Ethiopia Pledges Big Role In Red Sea Security

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Rear Admiral Nasir Abadga, a representative of the Ethiopian Naval Force Chief Commander, said that members of the navy have been carrying out the mission assigned to them “at any place and time” and are playing a major role in strengthening Ethiopia’s “honor by taking countermeasures against anti-peace forces.”

The Ethiopian National Defense Forces (ENDF) quoted Rear Admiral Nasir as saying that the navy and army members “are more prepared than usual for any mission.”

He further said that Ethiopia’s defense forces are “a force of peace” who live with the people and “give their lives for the peace of the country and its people”. Building a strong navy by adapting to new military technologies as required by the time and is “a continuous task.”

Rear Admiral Nasir further highlighted that by strengthening Ethiopia’s “internal unity” and by using “military and scientific knowledge to build a modern, professional army that can be integrated with the times”, the navy should work together to bring about a tangible change that can increase “the current fighting capacity” of the country.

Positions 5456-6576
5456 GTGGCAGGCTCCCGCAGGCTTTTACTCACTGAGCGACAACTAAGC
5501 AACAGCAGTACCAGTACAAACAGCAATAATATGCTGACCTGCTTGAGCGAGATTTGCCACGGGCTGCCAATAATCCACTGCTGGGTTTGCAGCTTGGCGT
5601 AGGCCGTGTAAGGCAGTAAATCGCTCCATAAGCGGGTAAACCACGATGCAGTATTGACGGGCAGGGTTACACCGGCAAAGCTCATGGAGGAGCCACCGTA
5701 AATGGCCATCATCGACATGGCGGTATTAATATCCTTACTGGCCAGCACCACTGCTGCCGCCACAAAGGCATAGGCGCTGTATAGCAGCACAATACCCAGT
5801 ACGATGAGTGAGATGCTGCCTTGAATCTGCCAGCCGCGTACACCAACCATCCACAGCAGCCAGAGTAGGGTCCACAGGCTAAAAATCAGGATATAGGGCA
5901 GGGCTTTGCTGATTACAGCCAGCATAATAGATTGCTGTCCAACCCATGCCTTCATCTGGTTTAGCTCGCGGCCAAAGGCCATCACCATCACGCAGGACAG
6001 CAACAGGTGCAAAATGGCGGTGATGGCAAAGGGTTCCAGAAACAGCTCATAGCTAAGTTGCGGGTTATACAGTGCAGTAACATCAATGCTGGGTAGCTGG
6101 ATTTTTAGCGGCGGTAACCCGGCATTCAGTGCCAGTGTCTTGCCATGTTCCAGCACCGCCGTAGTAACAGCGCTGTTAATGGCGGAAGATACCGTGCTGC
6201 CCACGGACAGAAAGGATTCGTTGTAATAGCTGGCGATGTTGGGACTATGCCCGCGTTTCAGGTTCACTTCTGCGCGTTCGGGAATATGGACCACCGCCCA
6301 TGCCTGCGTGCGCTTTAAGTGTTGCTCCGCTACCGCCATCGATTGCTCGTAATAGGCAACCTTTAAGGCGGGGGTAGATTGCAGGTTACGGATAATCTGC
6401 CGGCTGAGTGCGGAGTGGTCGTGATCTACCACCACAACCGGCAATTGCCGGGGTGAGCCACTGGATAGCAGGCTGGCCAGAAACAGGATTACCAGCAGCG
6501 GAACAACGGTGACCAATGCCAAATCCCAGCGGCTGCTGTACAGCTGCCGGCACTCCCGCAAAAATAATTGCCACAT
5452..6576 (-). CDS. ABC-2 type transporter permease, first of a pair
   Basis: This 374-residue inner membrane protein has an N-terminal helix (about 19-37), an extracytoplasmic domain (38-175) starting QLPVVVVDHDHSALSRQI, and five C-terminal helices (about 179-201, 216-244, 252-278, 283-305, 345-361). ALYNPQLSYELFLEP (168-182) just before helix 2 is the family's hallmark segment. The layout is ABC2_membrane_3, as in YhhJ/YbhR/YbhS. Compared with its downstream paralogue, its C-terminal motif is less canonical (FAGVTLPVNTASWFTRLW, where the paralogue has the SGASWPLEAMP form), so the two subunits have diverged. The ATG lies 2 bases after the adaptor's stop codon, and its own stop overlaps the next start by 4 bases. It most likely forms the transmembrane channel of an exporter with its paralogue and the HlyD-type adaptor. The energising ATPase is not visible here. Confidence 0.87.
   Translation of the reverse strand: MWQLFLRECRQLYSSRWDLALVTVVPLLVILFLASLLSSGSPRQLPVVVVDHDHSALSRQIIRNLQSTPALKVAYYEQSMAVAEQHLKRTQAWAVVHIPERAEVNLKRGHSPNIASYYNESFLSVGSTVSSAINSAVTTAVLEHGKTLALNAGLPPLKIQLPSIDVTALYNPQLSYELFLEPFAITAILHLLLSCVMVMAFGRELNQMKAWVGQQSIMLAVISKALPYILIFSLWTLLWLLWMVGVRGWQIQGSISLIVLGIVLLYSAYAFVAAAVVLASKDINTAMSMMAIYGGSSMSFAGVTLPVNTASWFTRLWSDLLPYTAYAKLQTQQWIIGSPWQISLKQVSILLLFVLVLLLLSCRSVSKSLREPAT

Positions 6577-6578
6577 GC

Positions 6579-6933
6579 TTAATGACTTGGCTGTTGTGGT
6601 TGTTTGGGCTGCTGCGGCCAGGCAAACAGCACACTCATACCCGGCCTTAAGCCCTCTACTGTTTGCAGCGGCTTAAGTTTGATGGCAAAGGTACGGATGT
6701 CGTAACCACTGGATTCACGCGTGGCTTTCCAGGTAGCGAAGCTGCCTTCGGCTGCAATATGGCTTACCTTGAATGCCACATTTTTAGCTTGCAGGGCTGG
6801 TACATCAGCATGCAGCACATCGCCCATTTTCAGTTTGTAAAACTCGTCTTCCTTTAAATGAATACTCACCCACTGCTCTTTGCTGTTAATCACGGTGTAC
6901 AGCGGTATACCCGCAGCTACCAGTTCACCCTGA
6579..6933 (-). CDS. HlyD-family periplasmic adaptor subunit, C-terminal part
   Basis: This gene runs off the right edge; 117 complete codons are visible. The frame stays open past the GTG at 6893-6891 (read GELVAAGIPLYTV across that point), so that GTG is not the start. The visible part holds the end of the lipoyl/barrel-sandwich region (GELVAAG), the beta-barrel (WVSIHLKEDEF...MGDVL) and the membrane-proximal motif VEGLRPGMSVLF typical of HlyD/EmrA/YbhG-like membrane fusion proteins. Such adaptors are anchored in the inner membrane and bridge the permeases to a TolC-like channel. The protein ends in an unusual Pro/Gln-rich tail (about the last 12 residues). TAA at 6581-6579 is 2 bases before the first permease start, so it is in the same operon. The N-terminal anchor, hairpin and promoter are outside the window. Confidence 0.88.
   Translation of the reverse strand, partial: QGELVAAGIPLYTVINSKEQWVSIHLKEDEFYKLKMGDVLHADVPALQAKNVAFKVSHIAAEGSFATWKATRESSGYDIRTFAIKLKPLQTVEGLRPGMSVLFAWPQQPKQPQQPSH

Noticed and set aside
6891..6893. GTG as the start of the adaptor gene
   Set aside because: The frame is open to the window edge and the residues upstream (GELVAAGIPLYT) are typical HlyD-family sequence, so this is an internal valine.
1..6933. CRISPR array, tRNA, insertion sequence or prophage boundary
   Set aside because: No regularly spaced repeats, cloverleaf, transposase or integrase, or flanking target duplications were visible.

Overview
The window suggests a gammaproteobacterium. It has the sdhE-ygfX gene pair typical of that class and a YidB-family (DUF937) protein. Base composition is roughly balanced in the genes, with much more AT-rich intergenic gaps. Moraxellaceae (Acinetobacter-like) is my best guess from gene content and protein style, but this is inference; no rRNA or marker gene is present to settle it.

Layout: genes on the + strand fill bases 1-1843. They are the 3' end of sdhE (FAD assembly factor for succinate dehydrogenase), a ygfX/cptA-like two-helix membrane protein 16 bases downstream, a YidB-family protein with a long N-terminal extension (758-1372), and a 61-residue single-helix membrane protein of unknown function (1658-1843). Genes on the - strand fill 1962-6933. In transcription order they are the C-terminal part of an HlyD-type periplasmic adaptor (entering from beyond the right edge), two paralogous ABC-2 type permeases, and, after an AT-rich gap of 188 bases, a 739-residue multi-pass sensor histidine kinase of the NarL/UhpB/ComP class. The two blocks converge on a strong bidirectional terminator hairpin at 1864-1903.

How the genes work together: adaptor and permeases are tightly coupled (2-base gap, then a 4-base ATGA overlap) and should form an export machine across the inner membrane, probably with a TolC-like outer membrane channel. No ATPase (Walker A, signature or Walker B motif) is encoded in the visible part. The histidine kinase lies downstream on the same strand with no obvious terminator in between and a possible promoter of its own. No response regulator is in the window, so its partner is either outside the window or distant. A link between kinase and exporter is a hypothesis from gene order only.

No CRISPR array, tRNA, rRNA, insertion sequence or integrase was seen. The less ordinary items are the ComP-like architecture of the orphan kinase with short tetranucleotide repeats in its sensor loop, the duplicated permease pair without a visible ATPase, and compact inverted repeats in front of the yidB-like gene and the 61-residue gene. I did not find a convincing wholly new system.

By distancing themselves from “rumors that disintegrate the country and unsettle the people” members of the navy should do their part in “all the activities to ensure the transfer of knowledge and technology.”

Because the army has performed its national and constitutional duties with calm and sacrifices, it has made Ethiopia “proud” and its enemies walk in shame, he said, and cautioned that the navy, too, should “prepare ourselves adequately for any duty assigned to us.”

The dispatch by the ENDF did not mention the occasion in which Rear Admiral Nasir spoke to members of the navy.

Although Ethiopia is still a landlocked country, it has been organizing a navy force for the past five years.

In June last year, Ethiopia has graduated several members trained in various professional fields, including in Navigation, Engineering, Electricity, Communication and Armament Department for two years.

On 01 January, Ethiopia signed a “historic” Memorandum of Understanding (MoU” with Somaliland to “secure access to the sea and diversify its access to seaports.”

Despite objections from the government of Somalia in Mogadishu, the Somaliland Ministry for Foreign Affairs and International Cooperation said this week that Somaliland is “on course without any wavering, and remain seized” of the implementation of the MoU, and said that it has appointed a technical team, team of international legal experts and a high level advisory group to advise and guide the process.

 

Addis Standard